Halley 50 Year Celebration - 2006

Saturday 14th - Sunday 15th October 2006
Park Inn, Northampton


A unique event to mark 50 years of Halley, Antarctica.

Z-50 logo


Halley is the Antarctic station which has had the longest continuous British occupation. A celebration to mark 50 years from the founding of Halley Bay on 6th January 1956 by the International Geophysical Year Expedition was held on the weekend of 14-15 October 2006, at the Park Inn, Northampton. This became known as Z-50 (even though Halley Bay did not actually become Base Z until it was taken over by FIDS in 1959).

The event was open to all who had lived at or visited the base over the last 50 years or had an interest in or connection with it. 271 such delegates, together with 117 guests, spouses and partners, made for a total attendance of 388. All 50 years and all five bases (Halley I to V) were represented, as was the Trans Antarctic Expedition (TAE), and several ship visits. People had travelled long distances to attend, from New Zealand, Australia, Canada, Hong Kong, Singapore, South Africa, Falkland Islands, Czech Republic, Germany, Switzerland, Luxemburg, Spain, Denmark, Ireland, the Channel Islands, and all parts of the UK.

The hotel and bar were already well populated by lively Halley folk on Friday evening, although things did not officially get under way until Saturday, with a fascinating talk by George Hemmen on "HALLEY BAY - Base Z - The background and why it is where it is". George, who had previously served at Admiralty Bay and Deception Island, was appointed by FIDS in August 1955 to organise, on behalf of the Royal Society, the IGY expedition which set up the base. After this history, we were treated to a glimpse of the future in a presentation by Professor Chris Rapley, Director of BAS, which focussed on the exciting new science which will be facilitated by the forthcoming International Polar Year (IPY) 2007-2008, and on plans for Halley VI. The modular design of the latter should enable the whole base to be moved horizontally (as well as vertically as at Halley V), and thus avoid being lost during calving of the Brunt Ice Shelf. The environmentally friendly design will incorporate the latest high tech materials and construction methods.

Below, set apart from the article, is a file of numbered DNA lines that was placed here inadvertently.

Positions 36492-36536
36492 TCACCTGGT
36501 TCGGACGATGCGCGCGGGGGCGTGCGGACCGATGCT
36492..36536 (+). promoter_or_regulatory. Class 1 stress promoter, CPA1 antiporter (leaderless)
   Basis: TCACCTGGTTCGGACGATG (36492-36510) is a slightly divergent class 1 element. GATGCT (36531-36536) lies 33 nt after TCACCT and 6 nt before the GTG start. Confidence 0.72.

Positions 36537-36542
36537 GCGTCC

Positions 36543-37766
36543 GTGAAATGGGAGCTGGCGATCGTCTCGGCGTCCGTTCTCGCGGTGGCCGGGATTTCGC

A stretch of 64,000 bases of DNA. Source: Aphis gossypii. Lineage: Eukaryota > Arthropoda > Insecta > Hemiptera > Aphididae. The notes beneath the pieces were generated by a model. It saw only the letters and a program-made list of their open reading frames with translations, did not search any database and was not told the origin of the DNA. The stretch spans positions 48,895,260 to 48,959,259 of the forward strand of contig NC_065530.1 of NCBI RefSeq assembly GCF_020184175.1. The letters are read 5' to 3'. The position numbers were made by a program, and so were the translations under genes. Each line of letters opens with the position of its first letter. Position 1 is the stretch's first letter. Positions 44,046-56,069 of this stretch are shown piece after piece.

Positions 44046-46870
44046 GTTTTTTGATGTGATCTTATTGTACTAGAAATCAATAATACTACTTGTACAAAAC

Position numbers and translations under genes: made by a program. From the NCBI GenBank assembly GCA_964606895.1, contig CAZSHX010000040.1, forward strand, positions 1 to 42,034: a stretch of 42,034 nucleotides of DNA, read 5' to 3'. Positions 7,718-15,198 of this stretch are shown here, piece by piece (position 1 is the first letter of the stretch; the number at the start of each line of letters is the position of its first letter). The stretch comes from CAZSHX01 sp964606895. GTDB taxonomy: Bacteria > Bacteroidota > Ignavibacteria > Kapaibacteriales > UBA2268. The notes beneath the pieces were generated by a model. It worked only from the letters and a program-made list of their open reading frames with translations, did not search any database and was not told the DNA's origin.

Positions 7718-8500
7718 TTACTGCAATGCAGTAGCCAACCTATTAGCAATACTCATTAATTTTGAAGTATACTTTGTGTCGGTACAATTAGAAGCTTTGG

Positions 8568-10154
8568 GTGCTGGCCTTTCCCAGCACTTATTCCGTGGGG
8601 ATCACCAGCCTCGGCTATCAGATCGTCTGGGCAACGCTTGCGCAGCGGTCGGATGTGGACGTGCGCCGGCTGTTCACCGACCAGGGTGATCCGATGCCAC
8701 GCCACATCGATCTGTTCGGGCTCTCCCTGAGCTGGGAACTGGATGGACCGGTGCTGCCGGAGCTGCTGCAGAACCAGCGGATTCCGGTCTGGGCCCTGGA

Before lunch there was time for a preview of the brilliant Commemorative DVD compiled by Stephen Williams from over 1000 slides contributed by Halley winterers, and covering all 50 years.

The afternoon began with the film "The Way South", made from footage shot by the late Dr John Dawson in 1973. This evoked nostalgic memories for most of the audience. Next was the cutting of the superbly decorated 50th birthday cake baked by Al Wearden, summer chef at Halley for many seasons in the 1990s. The cutting was performed jointly by David Dalgliesh, leader of the IGYE Advanced Party in 1956, and Simon Coggins, winter base commander in 2005. The last item on the Agenda before tea was "Halley - Now and Then" (The Big Smoko), a discussion session led by Ken Lax which kicked off with a consideration of Fids' slang. Afterwards, slices of the delicious birthday cake was washed down with cups of tea, much needed after all the talking! Between tea and dinner the photographer was busy taking seven group photographs of about 40 people each, as there were too many to include all in the same shot. Also at this time, members of the IGYE were interviewed for an edition of the BBC Radio 4 programme "The Archive Hour" on the IGY/IPY, to be broadcast on Saturday 30th December 2006 at 8pm.

The Master of Ceremonies for the dinner, Dave Fletcher, welcomed the 383 diners, and grace was said by Liz Pinnock. The room was hung with the tattered union flags which had flown over the base at various times, and the AV system, webcam etc., combined with the wonders of the Internet, enabled the current wintering party assembled in the bar at Halley V, to join the proceedings (albeit in a virtual sense). Text messages were exchanged during the evening and a short video was shown, introducing the base members.